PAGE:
Fantastic Children is an opera. Everything builds upon each other in dramatic fashion, all with the intent to let it all out at once. In the first half, there are a number of stories going on: Thoma, Helga, & Chitto's meeting & initial interactions, the Children of Béfort's search for Tina, the results of the dark experiments Prof. Gherta & the Ged Group have done, & Detective Cooks search for the Children of Béfort. At first these stories are working mostly independent of each other, but as the episodes go on groups start interacting with each other, usually in small ways. This all comes to a head in the latter part of the first half, where Kirchner, one of the Ged Group's voluntary "pilots" who participated in the experiments, appears with unknown abilities. The Enma even get involved, trying to erase Kirchner from existence due to him becoming an unnatural anomaly. At the end of this half, all of the parties have properly met up & the stories become intertwined (nearly all, since Cooks never meets Thoma & the gang). The second half brings all of the lead-up to its climax, where the truth behind the Ged Group's existence is shown in full, the reason for the Children of Béfort's search for Tina is revealed, Cooks finally encounters those that he has been searching for, & Dumas makes his move, all with Thoma, Helga, & Chitto being the way the viewer sees all of this.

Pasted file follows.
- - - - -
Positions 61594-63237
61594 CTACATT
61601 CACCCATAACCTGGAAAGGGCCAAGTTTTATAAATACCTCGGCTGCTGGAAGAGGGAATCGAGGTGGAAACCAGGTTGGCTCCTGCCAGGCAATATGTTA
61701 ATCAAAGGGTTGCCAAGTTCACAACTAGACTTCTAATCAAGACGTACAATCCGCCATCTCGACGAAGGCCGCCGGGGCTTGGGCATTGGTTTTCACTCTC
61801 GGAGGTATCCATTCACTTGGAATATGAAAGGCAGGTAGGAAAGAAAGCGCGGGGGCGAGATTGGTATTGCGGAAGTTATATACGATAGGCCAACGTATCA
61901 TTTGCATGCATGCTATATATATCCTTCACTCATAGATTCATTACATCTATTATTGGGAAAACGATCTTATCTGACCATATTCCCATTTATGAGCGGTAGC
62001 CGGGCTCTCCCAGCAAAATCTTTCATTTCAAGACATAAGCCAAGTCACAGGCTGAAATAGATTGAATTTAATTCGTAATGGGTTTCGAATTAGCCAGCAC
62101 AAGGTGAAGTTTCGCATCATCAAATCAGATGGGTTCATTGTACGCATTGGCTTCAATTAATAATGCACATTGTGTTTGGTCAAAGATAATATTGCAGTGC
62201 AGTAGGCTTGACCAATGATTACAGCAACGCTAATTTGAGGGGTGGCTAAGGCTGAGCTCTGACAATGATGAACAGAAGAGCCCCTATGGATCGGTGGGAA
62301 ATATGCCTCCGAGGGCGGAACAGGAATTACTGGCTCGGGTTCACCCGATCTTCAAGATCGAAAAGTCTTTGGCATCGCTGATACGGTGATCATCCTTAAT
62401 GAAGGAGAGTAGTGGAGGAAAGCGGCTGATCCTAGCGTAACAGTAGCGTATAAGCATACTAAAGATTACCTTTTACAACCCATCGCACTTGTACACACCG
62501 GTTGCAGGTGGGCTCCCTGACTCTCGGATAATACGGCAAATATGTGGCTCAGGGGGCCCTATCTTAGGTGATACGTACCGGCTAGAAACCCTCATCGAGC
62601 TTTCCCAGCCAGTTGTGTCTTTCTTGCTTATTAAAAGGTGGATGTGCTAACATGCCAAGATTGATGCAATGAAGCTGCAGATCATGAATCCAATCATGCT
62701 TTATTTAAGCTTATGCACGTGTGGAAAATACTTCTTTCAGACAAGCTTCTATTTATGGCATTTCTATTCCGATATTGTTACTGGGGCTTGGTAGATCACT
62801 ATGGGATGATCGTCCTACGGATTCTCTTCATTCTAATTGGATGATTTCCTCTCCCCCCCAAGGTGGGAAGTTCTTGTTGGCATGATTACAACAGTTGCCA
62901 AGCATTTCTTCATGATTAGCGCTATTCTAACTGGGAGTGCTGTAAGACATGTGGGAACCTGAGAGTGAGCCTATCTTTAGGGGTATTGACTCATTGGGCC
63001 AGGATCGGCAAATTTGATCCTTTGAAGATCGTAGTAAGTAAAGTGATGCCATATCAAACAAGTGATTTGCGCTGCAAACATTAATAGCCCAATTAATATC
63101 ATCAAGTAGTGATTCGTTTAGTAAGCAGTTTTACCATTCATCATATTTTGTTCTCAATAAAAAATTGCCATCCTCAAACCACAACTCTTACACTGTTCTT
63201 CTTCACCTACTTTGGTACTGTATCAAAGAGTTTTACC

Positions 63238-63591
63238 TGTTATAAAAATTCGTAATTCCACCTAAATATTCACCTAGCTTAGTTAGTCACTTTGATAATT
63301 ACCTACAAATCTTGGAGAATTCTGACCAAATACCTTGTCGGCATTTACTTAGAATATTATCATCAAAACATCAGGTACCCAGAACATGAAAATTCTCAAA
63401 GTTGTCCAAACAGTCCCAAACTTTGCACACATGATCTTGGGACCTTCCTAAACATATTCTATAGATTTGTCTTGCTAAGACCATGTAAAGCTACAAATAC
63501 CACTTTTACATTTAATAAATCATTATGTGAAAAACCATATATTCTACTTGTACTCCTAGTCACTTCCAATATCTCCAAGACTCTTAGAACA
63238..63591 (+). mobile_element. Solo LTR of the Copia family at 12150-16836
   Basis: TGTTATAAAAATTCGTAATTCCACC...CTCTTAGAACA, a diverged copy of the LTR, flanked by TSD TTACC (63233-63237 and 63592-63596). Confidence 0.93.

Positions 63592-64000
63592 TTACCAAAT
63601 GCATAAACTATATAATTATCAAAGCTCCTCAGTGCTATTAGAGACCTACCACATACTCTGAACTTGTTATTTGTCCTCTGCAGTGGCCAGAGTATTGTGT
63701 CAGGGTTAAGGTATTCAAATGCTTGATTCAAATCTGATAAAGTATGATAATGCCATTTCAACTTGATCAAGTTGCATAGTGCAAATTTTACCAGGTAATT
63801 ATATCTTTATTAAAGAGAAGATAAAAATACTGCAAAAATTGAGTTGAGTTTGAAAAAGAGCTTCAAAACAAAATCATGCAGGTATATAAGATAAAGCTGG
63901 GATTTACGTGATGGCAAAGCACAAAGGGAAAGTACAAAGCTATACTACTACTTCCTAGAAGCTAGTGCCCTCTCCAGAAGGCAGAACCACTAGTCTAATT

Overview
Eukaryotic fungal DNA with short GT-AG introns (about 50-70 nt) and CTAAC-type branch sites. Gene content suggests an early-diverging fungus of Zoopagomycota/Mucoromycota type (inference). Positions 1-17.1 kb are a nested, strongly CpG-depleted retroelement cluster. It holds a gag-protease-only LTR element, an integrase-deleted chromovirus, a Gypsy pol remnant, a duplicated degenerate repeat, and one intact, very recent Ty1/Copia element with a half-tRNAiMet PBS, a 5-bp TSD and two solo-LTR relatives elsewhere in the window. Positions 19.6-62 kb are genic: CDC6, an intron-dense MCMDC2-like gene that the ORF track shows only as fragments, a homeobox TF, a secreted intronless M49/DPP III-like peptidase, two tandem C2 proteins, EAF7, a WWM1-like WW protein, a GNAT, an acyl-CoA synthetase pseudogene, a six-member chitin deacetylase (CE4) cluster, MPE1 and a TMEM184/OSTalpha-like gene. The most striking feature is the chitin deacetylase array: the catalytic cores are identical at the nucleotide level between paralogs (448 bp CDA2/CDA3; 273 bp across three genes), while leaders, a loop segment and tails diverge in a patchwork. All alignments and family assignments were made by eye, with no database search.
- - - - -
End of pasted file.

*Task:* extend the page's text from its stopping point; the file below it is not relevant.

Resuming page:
With any sort of operatic storytelling the characters are just as important as the story, and Fantastic Children has an amazing cast of characters. Thoma is a simple boy who follows his convictions & wants to help Helga out of nothing more than an initial feeling, but as he comes to know Helga & Chitto his conviction become stronger & his resolve more sturdy. Chitto is the most innocent of the cast, wanting nothing more than to help Helga on her search for happiness; his young exuberance makes it hard to dislike him, especially since he never gets annoying. Helga starts off introverted & only talks to Chitto at first, but as the story continues she opens up slowly, and though she does keep some bit of her quietness she becomes just as strong as Thoma, just in different ways. Cooks, & his partner Alice, get the least amount of development, but that works simply because they end up becoming the relatively "normal" people whose investigation becomes a part of a larger story. Cooks, though, does have a strong element of Inspector Zenigata from Lupin the 3rd in him simply by his sheer dedication & straight-mindedness when it comes to finding the Children of Béfort, and that makes him always entertaining to watch.